Continued from page 3

“It has no penetrating power,” he said of the M4. “It’s ineffective against vehicles, against bunkers. It’s ineffective against virtually anything except a man in the open. Put a flak jacket on the enemy and it’s virtually useless.”

The Army believes it is answering critics such as Gen. Scales with a 5.56 mm round — the “green” lead-free M885A1 introduced in 2010. The ammunition, the Army contends, has more penetration power and longer effective range to kill the enemy.

Gen. Scales also asks why the Army issues only one model of conventional carbine.

“More soldiers are killed because of small-arms engagement than air-sea battle, air-to-air combat,” he said. “There is a difference between breaking down doors in Baghdad and fighting in the open, flat terrain of Afghanistan. One deserves a heavy bullet with longer range. One deserves to be light and nimble and maneuverable inside of buildings.”

In 2009, eight years into the war, an Army officer wrote a study making that point.

“Open source reports from Afghanistan since 2001 reveal that soldiers are engaging the enemy at ranges from contact distance to beyond the maximum effective range of the M4 carbine,” wrote Maj. Thomas P. Ehrhart, who at that time was attending the School of Advanced Military Studies at Fort Leavenworth, Kan. “Many comments focus on the ability of the soldier to hit his intended target or a failure of the bullet to achieve the desired effect.”

He summed up his findings by concluding that the M4 is not the best weapon for America’s longest war: “Operations in Afghanistan frequently require United States ground forces to engage and destroy the enemy at ranges beyond 300 meters. While the infantryman is ideally suited for combat in Afghanistan, his current weapons, doctrine, and marksmanship training do not provide a precise, lethal fire capability to 500 meters and are therefore inappropriate.”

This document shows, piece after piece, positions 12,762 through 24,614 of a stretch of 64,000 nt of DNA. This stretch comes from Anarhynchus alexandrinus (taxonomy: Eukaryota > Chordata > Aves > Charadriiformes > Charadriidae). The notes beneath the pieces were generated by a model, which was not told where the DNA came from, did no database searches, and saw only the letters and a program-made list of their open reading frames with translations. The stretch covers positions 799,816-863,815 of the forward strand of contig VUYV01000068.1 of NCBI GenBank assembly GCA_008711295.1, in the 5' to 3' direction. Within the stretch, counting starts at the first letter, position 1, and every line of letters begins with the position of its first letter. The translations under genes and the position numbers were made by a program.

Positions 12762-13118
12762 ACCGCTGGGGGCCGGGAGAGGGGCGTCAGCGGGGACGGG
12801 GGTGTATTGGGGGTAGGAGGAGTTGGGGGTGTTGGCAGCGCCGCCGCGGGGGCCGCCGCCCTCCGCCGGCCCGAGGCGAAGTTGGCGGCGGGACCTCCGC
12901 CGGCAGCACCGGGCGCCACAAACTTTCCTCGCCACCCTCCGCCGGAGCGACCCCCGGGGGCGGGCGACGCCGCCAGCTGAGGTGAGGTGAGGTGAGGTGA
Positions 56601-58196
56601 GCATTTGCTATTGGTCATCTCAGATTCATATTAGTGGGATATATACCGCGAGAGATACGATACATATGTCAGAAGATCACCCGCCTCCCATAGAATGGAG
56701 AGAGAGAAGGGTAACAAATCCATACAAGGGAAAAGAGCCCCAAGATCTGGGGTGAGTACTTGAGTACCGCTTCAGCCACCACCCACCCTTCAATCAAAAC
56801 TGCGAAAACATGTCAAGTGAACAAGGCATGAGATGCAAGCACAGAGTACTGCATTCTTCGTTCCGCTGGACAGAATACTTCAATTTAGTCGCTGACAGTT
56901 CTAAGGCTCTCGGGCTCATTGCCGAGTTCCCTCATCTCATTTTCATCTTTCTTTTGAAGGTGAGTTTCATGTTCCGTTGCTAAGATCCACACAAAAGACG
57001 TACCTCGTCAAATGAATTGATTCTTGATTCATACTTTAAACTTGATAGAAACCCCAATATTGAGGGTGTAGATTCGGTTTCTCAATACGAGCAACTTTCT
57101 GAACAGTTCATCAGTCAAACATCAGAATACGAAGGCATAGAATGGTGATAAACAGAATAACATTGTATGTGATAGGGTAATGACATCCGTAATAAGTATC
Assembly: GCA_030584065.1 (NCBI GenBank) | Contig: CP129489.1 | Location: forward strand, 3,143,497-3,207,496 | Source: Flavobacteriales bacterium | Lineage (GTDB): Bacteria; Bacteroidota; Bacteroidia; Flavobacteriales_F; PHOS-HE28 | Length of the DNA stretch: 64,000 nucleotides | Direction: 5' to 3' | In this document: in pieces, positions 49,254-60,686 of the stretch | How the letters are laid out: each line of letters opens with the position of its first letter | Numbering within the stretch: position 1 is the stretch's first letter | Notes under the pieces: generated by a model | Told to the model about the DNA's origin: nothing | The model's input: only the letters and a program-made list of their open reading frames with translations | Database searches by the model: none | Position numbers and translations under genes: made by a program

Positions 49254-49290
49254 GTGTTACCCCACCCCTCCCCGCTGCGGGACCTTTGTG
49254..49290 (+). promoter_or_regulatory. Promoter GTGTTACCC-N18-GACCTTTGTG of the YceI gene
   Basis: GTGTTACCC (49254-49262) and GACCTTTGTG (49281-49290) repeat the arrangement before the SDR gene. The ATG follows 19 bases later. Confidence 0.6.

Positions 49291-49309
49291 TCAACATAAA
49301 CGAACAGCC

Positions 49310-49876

Troublesome test reports

The first second-guessing on the M4 occurred inside the military in 2000, when U.S. Special Operations Command, in conjunction with gun specialists at Naval Sea Systems Command, conducted an exhaustive evaluation of its version — the heavier-barrel M4A1. At the time, SoCom had no idea it was testing a critical weapon on the eve of two major land wars that would thrust commandos into constant combat.

With SEALs and Green Berets in mind, testers subjected the carbine to the kind of constant barrel-burning fire in harsh conditions that would erupt in Iraq and Afghanistan.

SoCom’s private study called the M4A1 carbine “fundamentally flawed.” Upon firing, the bolt opened and attempted to extract a cartridge case that was stuck to the chamber because of pressure from the fired round. The gun can be kept at “reasonable levels of reliability” if subjected to “intense maintenance,” the report said.

The study also mentioned “alarming failures of the M4A1 in operations under harsh conditions and heavy firing.” It blamed six factors, including spare parts shortages and a “decline in quality control along with mass production.”

The report said that at a conference of joint special operations forces — SEALs, Rangers and Delta Force — the warriors “identified multiple operational deficiencies inherent to the M4A1” including reliability, safety and accuracy.”

Barrels can become loose and “become inaccurate.”

Still, the SoCom report said, the M4A1 “essentially meets the needs of conventional Army users.”

Story Continues →